Weather systems move up the backbone of the Coloosahatchee River. Little did I realize there was a respectable weather cell moving up the river moments away from the bridge. You can see water on both sides of the bridge with the roadway a small ribbon disappearing in front of you. I’m sure on a sunny day this must be picture post card beautiful. For us it was nothing but gray fog and heavy rain with limited visibility. And wind. Yes, the wind. Did I not mention that? Fifty miles per hour gusts from the side. Those of course did not start until we were well on the bridge with nowhere to go but the other side. Riding at 45 mph with an equivalent side wind is like having someone unexpectedly kick your motorcycle while you are pelted by high speed water drops hitting you sideways. You wonder if you are going down and should stop. What to do? You speed up. In this situation, this was not an act of insanity. The hydroplane risk was low, so an increase in speed would not be an issue. The gyroscopic force of your wheels, however, are considerable and the best way to keep your two-wheel top spinning is get those wheels to spin as fast as is safe. I accelerated to 60 mph and the bike took the next wind blast a bit better (imagine getting scared and thinking I have to slow down; what do you think the next gust of wind might do to you and your bike?) All in all it was, shall we say, an exhilarating experience.
When we get to the other side, the land serves as a wind break and we found ourselves in ordinary heavy rain that lo and behold fell straight down. No high speed pelting, no gusty kicks to the bike, just a boring sense of relief that we were off the bridge. I pull into the next parking lot, Ralph right behind me. He rides circles around me, screaming at the top of his lungs as if he just came off the greatest roller coaster ride of his life: “Did you see that! Unbelievable! I’ve never been in anything like that!” Then I got to do what all motorcyclists love to do: “Yeah, that was fun. The Everglades was more intense.” Motorcyclists cannot resist telling you how they had been in more intense situations no matter what the situation: “You rode in 30 degrees weather? Not bad, I’ve ridden in 15 degrees”; “You spun out at 60 mph, flipped you and your bike in the air and landed in the saddle but still kept riding? Not bad, I did that with a Big Mac in my hand once. Almost lost the burger.” Riders like to sound like they have been in it all, sometimes beyond reason, to other riders. “Spielers” Ralph calls them, a slang word meaning someone who gives “lengthy or extravagant speeches or arguments usually intended to persuade.” Riders like to spiel. Nothing wrong with that. Though in this case, I wasn’t spieling. The Everglades Flood was more intense in a lot of ways: sheets of rain rolling down the road (no spiel), lightning exploding overhead (no spiel), and even the trees began to sink in the ground (spiel). The exposure on the bridge, however, did create a different set of intensities not present during The Flood. If we had we been in a surly mood, we could have argued which was more intense and maybe even come to blows. You can see the police pulling up and asking what happened: “My idiot friend here told me the ride across the bridge was more intense than the Everglades ride i took a few weeks ago. He has no idea what he is talking about, so I set him straight. Did I break his jaw? No, I just gave him a love tap, he has poor balance. Had you shoved me, I would have avoided falling and cracking my jaw on the cement divider in the first place because of my superior balance.” Okay, I’ll stop with the spieling already. Close as we were to Sanibel Island, it was late afternoon and the weather was not stabilizing, so best to leave the island to another day. We made our home by Interstate satisfied we got a good dollop of fun for the day. But there was more to come before the end of the day.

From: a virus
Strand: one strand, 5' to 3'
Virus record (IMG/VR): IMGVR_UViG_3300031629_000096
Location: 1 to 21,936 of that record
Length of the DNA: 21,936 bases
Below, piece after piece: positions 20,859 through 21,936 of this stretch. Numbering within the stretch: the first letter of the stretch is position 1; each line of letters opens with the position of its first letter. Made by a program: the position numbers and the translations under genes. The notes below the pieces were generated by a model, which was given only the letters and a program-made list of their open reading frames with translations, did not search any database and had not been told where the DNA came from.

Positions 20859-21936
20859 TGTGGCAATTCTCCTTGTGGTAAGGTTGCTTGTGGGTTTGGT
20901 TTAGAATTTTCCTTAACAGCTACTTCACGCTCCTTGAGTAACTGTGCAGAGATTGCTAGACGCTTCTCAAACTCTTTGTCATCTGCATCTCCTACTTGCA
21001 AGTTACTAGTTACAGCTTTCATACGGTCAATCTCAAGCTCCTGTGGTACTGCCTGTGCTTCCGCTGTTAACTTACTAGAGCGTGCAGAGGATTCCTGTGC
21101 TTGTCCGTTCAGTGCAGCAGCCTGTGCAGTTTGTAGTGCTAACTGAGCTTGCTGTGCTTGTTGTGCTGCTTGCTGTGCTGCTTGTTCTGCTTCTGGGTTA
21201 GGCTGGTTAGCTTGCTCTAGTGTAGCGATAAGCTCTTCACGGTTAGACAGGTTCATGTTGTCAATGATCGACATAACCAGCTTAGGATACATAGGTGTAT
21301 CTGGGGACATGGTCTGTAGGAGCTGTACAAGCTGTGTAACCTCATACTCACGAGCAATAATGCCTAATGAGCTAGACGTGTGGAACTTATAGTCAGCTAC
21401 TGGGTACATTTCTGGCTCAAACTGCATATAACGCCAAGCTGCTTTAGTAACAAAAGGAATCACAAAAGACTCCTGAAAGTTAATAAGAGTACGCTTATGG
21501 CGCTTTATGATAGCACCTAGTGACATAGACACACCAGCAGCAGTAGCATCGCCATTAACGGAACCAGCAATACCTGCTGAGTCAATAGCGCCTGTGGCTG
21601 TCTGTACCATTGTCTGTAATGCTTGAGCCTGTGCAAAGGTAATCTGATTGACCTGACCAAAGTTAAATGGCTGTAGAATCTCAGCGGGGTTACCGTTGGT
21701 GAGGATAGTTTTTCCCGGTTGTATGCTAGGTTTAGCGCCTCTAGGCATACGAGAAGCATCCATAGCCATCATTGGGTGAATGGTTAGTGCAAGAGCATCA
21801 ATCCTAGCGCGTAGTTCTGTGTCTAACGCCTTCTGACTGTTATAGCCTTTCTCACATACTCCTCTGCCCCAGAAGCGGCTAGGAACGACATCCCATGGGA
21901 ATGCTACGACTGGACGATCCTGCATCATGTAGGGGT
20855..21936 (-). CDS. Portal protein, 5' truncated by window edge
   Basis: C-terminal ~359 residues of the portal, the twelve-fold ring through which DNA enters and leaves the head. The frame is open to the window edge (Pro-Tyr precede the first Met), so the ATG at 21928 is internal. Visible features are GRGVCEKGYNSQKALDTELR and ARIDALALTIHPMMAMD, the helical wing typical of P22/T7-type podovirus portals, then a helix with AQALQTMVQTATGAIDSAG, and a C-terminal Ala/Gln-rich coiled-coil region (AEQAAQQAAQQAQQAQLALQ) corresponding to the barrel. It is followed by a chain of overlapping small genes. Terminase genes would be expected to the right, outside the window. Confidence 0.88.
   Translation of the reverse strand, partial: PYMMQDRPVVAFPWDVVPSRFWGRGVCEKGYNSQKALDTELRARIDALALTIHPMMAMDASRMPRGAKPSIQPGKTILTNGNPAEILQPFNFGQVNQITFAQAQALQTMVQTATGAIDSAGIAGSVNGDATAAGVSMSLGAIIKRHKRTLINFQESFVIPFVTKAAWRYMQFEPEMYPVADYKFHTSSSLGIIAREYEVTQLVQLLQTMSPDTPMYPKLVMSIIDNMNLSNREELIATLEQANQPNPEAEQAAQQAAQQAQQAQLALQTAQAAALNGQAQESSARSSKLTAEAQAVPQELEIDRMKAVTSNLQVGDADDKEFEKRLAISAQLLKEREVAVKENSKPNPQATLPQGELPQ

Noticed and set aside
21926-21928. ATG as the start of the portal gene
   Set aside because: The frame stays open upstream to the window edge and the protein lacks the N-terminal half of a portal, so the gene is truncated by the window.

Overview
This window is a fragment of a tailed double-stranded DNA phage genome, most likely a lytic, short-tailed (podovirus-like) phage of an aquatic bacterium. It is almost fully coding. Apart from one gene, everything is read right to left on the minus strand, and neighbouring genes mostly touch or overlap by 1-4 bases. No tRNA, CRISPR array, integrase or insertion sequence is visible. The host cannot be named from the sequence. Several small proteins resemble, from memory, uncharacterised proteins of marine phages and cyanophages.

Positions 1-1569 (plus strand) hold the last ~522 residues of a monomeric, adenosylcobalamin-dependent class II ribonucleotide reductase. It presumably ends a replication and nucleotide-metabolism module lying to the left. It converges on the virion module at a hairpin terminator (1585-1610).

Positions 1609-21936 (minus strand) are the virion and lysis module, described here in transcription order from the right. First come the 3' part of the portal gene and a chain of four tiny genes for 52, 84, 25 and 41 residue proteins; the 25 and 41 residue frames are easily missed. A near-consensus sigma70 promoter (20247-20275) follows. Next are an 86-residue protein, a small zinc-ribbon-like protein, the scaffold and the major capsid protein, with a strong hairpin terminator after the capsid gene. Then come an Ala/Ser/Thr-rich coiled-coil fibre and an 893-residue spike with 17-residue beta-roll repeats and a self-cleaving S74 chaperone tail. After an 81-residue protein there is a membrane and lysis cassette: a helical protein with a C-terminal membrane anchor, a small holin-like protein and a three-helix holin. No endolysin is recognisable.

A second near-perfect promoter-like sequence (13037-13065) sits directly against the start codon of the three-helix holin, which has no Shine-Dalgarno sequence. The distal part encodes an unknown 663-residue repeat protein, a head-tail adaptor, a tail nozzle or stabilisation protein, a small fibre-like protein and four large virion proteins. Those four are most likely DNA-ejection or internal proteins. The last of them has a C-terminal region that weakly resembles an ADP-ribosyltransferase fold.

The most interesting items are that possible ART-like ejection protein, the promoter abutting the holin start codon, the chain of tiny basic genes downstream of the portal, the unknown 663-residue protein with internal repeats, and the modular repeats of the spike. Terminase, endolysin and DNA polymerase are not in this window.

I want to end this post on some photographs so you can see what I am about to tell you is no spiel.
Later in the day, we went for a sunset ride out to Siesta Key Beach just 20 minutes ride from my home. I was not expecting much except a relaxing sunset to end the day. Instead we arrive to find thousands of birds everywhere on the beach and in the air. They too thought a sunset ride was a good idea. Many of them were in water pools washing their feathers and doing their social thing. Rarely have I felt so lucky to have my camera. Here are some photos taken around sunset (click on the photos to see larger versions). These are the kind of stories you don’t need to make up: Evolution’s Engine showing you the core principle of evolutionary theory; A Surfer and His Buddies being followed by a lone bird at the end of a day surfing; the geometric patterns of Heated Discussion as if the birds had been posed. No need for spieling here. The truth was more than enough, motorcycle and camera optional. But they are options worth consideration, wouldn’t you say?
May You Always Enjoy The Ride